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SME Policy Index: Western Balkans and Turkey 2016

Assessing the Implementation of the Small Business Act for Europe

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The SME Policy Index is a benchmarking tool designed for emerging economies to assess SME policy frameworks and monitor progress in policy implementation over time. The Index has been developed by the OECD in partnership with the European Commission (EC), the European Bank for Reconstruction and Development (EBRD), and the European Training Foundation (ETF) in 2006 for the Western Balkans. The South East European Centre for Entrepreneurial Learning (SEECEL) joined as an additional partner in 2014. The SME Policy Index has since 2006 been applied in four regions and nine assessment rounds overall.

The SME Policy Index: Western Balkans and Turkey 2016 presents the results of the fourth assessment of the Small Business Act for Europe in the Western Balkans and, since 2012, Turkey. The assessment framework is structured around the ten principles of the Small Business Act for Europe (SBA). It provides a wide-range of pro-enterprise measures to guide the design and implementation of SME policies based on good practices promoted by the EU and the OECD.

The Index identifies strengths and weaknesses in policy design, implementation and monitoring. It allows for comparison across countries and measures convergence towards good practices and relevant policy standards. It aims to support governments in setting targets for SME policy development and to identify strategic priorities to further improve the business environment. It also helps to engage governments in policy dialogue and exchange good practices within the region and with OECD and EU members.

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Internationalisation of SMEs (Dimension 10) in the Western Balkans and Turkey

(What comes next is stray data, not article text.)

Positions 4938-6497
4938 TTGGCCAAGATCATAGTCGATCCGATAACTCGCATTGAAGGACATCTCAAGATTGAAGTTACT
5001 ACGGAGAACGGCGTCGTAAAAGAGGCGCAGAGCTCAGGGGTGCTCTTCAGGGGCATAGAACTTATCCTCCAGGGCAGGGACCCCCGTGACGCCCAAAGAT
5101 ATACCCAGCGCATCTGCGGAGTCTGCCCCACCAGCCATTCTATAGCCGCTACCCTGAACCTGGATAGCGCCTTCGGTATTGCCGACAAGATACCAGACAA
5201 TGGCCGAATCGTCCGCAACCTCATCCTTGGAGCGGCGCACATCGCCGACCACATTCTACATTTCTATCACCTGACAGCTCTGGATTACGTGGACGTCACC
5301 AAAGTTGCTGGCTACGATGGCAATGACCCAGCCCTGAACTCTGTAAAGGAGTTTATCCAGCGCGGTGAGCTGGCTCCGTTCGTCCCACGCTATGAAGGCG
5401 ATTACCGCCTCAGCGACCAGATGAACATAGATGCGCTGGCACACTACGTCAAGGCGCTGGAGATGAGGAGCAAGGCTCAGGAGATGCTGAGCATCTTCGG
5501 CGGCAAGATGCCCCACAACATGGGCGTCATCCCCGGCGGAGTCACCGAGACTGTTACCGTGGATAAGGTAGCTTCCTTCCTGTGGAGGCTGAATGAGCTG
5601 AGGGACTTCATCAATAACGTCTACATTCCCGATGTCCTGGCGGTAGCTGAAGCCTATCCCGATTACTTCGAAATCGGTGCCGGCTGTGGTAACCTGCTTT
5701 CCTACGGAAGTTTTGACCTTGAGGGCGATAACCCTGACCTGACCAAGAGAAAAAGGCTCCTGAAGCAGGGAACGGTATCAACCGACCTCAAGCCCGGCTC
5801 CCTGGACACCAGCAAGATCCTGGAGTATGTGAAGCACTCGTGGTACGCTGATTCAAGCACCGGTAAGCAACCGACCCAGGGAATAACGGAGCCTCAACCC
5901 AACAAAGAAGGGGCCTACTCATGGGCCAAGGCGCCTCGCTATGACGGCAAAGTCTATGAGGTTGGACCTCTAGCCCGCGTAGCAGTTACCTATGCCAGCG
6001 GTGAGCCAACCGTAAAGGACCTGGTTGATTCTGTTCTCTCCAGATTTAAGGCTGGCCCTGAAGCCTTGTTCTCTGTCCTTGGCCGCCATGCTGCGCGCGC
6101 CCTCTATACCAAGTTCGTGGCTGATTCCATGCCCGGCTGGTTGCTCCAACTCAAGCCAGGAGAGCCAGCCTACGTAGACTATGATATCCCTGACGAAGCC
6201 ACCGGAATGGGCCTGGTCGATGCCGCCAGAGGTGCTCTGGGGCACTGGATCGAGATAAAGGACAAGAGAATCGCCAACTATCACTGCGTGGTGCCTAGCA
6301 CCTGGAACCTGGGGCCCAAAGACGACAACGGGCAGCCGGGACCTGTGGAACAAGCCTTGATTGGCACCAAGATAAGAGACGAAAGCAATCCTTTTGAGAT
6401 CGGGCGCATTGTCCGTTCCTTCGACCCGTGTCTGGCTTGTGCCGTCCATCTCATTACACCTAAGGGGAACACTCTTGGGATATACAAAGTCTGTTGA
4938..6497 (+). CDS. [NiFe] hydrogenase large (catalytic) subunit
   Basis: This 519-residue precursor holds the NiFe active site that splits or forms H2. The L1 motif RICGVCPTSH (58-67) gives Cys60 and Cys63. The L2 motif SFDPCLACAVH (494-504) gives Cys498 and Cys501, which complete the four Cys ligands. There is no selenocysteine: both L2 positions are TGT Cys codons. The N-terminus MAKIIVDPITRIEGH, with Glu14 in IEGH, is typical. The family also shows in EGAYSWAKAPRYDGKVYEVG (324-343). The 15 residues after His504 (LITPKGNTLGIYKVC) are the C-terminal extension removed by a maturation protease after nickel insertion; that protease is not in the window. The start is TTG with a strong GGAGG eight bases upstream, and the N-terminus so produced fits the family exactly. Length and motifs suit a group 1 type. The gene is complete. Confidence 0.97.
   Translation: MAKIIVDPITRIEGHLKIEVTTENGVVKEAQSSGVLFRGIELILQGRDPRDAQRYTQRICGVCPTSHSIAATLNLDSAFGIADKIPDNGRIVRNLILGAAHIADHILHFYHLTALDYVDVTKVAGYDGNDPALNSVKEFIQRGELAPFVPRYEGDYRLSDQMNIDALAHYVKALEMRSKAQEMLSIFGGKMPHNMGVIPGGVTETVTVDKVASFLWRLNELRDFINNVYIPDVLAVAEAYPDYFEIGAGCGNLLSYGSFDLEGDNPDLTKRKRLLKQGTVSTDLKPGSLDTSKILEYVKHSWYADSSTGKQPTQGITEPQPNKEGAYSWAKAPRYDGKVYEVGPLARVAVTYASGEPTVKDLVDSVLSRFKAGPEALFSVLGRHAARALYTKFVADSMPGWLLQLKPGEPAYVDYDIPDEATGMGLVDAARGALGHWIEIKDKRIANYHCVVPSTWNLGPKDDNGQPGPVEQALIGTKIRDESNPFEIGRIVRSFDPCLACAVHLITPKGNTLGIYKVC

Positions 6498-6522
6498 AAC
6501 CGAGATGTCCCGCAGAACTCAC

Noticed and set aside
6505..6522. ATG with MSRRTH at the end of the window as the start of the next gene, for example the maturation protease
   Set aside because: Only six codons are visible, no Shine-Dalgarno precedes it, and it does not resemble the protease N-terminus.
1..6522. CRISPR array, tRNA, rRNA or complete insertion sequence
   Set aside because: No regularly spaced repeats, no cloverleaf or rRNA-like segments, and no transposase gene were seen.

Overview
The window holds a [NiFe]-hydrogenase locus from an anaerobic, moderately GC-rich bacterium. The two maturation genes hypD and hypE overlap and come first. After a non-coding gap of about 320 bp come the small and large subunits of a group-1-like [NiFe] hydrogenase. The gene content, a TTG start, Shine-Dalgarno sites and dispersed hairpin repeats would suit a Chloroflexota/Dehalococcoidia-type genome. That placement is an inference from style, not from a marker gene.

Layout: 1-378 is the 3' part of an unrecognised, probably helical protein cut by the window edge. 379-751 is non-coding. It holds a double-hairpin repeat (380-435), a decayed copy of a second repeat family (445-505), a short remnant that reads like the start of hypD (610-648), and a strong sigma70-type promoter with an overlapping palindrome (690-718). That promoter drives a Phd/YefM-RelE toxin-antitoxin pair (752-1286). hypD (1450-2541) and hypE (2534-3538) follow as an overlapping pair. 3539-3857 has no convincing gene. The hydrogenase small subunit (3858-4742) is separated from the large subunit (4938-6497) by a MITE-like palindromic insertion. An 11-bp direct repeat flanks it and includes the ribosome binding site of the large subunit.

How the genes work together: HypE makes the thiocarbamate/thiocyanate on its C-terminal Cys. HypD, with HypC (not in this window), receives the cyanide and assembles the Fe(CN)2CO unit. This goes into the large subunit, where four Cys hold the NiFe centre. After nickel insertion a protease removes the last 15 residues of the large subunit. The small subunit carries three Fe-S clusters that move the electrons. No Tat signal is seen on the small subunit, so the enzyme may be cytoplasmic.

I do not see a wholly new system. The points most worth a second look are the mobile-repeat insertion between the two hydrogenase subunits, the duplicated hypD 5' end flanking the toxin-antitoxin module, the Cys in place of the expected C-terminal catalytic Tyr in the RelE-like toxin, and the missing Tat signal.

Encourage and support SMEs to benefit from the growth of markets (Small Business Act Principle 10)

Accessing international markets and integrating into global value chains can enhance SMEs’ growth and productivity and lead to higher employment, innovation, knowledge and skills transfer, and improved business networks. Internationalisation brings greater competition with foreign firms, which is particularly valuable for most of the economies of the region which have a relatively small domestic market. This chapter assesses the policy areas defined under SBA Principle 10, measuring trade performance and governments’ approach to helping SMEs to access international markets and integrate into global value chains. It considers the removal of regulatory barriers to trade, implementation of export promotion strategies, government export promotion programmes and agencies, and specific measures to promote integration into global value chains. As in the previous SBA assessment 2012, the Western Balkans and Turkey perform relatively well in this dimension. The costs and bureaucracy involved in importing and exporting are falling and moving closer to the OECD average although performances vary across the region. In general, all economies have export promotion programmes with various activities in place and, except in Bosnia and Herzegovina, they are all linked with export promotion strategies. The level of implementation varies among the economies, however. The remaining challenges are the lack of programmes targeting SMEs’ integration into global values chains, weak monitoring, and limited staff and budget for export promotion agencies.

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